Khaled Hosseini — Afghani Novelist born on March 04, 1965,

Khaled Hosseini is an Afghan-born American novelist and physician. After graduating from college, he worked as a doctor in California, an occupation that he likened to "an arranged marriage". He has published three novels, most notably his 2003 debut The Kite Runner, all of which are at least partially set in Afghanistan and feature an Afghan as the protagonist. Following the success of The Kite Runner he retired from medicine to write full-time... (wikipedia)

Life just doesn't care about our aspirations, or sadness. It's often random, and it's often stupid and it's often completely unexpected, and the closures and the epiphanies and revelations we end up receiving from life, begrudgingly, rarely turn out to be the ones we thought.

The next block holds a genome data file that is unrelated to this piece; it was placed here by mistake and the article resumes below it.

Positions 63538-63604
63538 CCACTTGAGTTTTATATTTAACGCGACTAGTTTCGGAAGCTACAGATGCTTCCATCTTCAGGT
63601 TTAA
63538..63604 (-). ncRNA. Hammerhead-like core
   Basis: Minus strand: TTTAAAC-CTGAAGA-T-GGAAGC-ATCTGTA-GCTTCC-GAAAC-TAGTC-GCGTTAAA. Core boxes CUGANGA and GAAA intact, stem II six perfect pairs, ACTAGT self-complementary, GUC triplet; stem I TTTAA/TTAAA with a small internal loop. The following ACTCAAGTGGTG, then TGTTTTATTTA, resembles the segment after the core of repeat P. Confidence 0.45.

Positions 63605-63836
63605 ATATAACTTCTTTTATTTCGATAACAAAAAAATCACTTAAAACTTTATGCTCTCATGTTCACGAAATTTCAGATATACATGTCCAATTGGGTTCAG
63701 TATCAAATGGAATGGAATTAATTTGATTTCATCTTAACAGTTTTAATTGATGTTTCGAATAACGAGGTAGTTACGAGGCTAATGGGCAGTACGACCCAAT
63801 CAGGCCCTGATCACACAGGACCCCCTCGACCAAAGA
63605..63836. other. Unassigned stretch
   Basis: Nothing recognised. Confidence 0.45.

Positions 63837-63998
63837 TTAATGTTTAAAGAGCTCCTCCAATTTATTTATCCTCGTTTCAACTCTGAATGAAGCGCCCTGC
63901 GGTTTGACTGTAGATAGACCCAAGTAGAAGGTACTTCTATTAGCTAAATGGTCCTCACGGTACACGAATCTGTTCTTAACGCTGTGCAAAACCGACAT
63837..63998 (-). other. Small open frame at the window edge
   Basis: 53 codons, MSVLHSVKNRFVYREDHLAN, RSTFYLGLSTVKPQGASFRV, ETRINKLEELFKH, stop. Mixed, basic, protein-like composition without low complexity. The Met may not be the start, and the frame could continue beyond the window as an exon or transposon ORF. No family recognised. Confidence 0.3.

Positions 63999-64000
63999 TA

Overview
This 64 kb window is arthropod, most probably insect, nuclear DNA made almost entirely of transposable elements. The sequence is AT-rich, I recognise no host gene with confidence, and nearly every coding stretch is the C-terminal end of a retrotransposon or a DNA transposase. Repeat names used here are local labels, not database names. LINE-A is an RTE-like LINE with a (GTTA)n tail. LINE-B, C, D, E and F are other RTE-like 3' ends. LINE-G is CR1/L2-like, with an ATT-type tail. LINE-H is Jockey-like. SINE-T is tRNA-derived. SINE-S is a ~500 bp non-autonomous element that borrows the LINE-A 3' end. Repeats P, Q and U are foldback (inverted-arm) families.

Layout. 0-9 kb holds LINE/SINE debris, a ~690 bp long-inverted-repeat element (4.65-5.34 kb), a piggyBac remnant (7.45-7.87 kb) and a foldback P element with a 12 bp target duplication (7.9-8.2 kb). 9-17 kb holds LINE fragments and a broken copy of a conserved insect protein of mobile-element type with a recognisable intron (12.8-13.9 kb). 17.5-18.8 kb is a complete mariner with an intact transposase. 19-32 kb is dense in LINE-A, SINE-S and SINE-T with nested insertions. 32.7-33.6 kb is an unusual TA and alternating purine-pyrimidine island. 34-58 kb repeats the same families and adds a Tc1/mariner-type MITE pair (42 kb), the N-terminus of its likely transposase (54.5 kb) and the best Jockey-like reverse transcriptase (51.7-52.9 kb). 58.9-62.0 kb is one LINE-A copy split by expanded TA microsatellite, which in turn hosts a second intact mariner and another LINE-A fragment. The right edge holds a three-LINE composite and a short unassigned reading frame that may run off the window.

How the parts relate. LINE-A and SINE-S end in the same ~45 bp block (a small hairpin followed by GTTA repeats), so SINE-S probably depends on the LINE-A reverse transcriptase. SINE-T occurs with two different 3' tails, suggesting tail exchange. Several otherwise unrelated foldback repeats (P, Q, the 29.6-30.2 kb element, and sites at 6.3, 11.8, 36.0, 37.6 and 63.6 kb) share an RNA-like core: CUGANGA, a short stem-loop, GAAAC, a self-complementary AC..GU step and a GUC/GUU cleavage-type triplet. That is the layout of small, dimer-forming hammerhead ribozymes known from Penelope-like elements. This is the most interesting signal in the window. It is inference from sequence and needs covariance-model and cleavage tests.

I will say that there is an inordinate amount of medicine in my novels, especially the first one. There are a lot of medical things that happen. A hip fracture, three different kinds of lung cancer, pneumonia, blood poisoning, and so on.
I think the emancipation of women in Afghanistan has to come from inside, through Afghans themselves, gradually, over time.
I'm a pretty uncomplicated person. I live a very simple life with my family and I enjoy very ordinary things.
In Afghanistan, you don't understand yourself solely as an individual. You understand yourself as a son, a brother, a cousin to somebody, an uncle to somebody. You are part of something bigger than yourself.

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